The Impact of Child Abuse on Mental Health

child abuse and mental healthDiscussing child abuse and neglect is challenging, but it’s a necessary step in securing a brighter future for our children. While there has been a 48% reduction in child abuse and neglect victims from 2018 to 2022, according to the latest Child Maltreatment report from the Children’s Bureau of the U.S. Department of Health and Human Services, Kentucky is still around 60% higher than the national rate.

If we want to protect the well-being of children, we must continue to increase awareness of child abuse prevention resources and empower others to play a role in protecting children and families. 

How to Recognize Signs of Child Abuse 

According to the American Journal of Psychiatry, one in four children will experience child abuse or neglect at some point in their lifetime. However, it is widely known that statistics like these are not completely accurate because the majority of abuse and neglect goes unreported. One reason is that we often think of abuse as physical, but this is just one form abuse can take.  

Part of our responsibility as members of the community is to be aware of signs of abuse and to protect children from harm. The four common types of abuse and neglect include: 

  • Physical abuse: Using physical force that can result in injury. Some examples include hitting, kicking, shaking, and burning.  
  • Sexual abuse: Pressuring or forcing a child to engage in sexual behaviors. This includes fondling, penetration, and exposing a child to other sexual activities. 
  • Emotional abuse: Harming a child’s self-worth or emotional well-being. Examples include name-calling, shaming, rejection, withholding love, and threatening. 
  • Neglect is the failure to meet a child’s basic physical and emotional needs. Needs include lack of housing, food, clothing, education, access to medical care, and having feelings validated and appropriately responded to. 

Find more information on understanding the signs of child abuse and neglect. 

Impact on Mental Health 

Abuse puts a significant amount of stress on children and can disrupt the natural development of their brains. According to the World Health Organization (WHO), this stress can weaken how a child’s nervous system and immune system develop. As a result, survivors of childhood abuse are at an increased risk of physical and mental health problems.  

The mental and emotional results of abuse can appear in various ways, affecting children well into adulthood. Conditions such as anxiety, depression, and memory problems often continue throughout their lives. Feelings of shame and guilt are also common, with children sometimes blaming themselves for the situation or viewing themselves as somehow broken. To hide the abuse from others, they may withdraw, isolate, and have a hard time making friends. 

Additionally, someone who experienced childhood abuse may have intrusive thoughts, flashbacks, and nightmares. These are often symptoms of PTSD. Abuse can also result in emotional numbing, social isolation, and panic. There can also be physical reactions that disrupt the body’s normal functioning by impairing both mental and physical functioning.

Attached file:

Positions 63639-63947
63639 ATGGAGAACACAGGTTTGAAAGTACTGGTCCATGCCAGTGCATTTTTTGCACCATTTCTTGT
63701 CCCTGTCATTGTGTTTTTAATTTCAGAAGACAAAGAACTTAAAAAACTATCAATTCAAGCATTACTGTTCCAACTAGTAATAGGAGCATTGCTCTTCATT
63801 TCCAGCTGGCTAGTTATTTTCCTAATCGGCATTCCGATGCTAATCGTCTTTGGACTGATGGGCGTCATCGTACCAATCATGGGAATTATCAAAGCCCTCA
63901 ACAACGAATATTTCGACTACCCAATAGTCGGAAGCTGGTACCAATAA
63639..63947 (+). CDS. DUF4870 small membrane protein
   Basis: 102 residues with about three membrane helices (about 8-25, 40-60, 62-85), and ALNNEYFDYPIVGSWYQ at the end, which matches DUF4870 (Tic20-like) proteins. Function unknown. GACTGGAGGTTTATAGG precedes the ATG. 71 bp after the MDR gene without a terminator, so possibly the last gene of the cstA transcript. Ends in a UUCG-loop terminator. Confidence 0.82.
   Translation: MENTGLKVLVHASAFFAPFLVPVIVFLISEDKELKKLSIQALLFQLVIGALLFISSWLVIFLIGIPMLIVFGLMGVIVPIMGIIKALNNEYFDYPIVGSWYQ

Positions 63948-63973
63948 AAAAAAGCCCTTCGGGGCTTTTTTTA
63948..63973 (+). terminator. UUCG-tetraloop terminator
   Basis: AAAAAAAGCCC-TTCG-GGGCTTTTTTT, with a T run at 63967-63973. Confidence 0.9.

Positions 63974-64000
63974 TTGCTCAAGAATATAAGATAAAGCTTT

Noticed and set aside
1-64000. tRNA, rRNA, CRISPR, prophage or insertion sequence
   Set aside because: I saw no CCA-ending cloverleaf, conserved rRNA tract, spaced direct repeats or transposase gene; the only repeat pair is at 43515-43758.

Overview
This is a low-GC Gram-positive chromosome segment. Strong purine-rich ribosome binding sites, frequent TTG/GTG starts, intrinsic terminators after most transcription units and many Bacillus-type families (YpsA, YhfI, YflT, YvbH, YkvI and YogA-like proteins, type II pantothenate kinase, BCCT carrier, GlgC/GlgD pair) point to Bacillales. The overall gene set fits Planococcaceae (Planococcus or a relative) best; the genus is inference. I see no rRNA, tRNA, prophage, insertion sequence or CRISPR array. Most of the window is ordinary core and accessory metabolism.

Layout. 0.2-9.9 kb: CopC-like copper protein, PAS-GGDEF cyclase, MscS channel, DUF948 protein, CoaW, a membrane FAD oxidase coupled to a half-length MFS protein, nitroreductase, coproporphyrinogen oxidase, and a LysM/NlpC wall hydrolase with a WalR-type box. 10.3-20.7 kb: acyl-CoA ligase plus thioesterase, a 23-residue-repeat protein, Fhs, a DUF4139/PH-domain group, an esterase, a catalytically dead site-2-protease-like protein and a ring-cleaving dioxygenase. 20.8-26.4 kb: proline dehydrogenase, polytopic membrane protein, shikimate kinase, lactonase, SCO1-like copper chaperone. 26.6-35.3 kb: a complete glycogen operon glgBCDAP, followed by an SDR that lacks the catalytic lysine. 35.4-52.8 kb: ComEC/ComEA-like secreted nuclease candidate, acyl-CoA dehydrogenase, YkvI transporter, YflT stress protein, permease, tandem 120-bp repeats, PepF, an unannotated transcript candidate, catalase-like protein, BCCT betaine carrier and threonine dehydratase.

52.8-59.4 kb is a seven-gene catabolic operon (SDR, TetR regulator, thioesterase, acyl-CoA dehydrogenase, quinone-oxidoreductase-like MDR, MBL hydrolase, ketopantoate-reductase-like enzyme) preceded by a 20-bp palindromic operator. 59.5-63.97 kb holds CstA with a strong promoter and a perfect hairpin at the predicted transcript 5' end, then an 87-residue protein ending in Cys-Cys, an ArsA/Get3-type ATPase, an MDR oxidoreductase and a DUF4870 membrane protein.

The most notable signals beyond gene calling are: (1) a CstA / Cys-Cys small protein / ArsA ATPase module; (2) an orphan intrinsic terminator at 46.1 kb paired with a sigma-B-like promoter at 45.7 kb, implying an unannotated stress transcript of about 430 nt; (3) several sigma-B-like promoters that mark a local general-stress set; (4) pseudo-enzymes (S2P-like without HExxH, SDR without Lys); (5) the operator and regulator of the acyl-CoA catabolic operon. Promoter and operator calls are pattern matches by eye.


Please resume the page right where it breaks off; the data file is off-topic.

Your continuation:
Given the impact of child abuse on mental health, it’s crucial for affected children to have the necessary support to address these effects in a healthy manner. Ideally, this would be with the support of mental health professionals. 

Additional Resources and Support 

Child abuse and neglect are preventable. Every person has the responsibility to recognize abuse and report it. Even simply sharing information with friends and family can help. Find more resources on ways you can help prevent child abuse in your community. 

Children whose experiences are validated, and who receive professional support after abuse, have better mental health outcomes. At Seven Counties Services, we offer a wide array of treatment options provided by some of Kentucky’s most qualified and caring pediatric and psychiatric professionals. Our scope of services includes individual and family counseling, patient-centered treatment planning, mental health services, medication management, screening, assessment, and diagnosis, in-home therapy, and targeted case management. We also offer 24-hour mental health crisis response through our child crisis line at (502) 589-8070, as well as the Crisis Stabilization Unit (CSU) for immediate support. Learn more about services offered at the CSU, and what to do if your child is experiencing a mental health crisis. 

If your child has been diagnosed with a mental health disorder or is experiencing one or more signs and symptoms, please contact us today. The journey for everyone is different, but our passion is to be with you every step of the way! Request a first appointment online or call (502) 589-1100 to get started.  

Reviewed by Brittany Pape, the Division Director of Child Crisis Services at Seven Counties Services. 

Schedule Appointment

Seven Counties Services serves everyone regardless of diagnosis or insurance status. We ensure that getting started on your journey to recovery is as easy as possible. To schedule your first appointment, you can call directly or complete an online appointment request.

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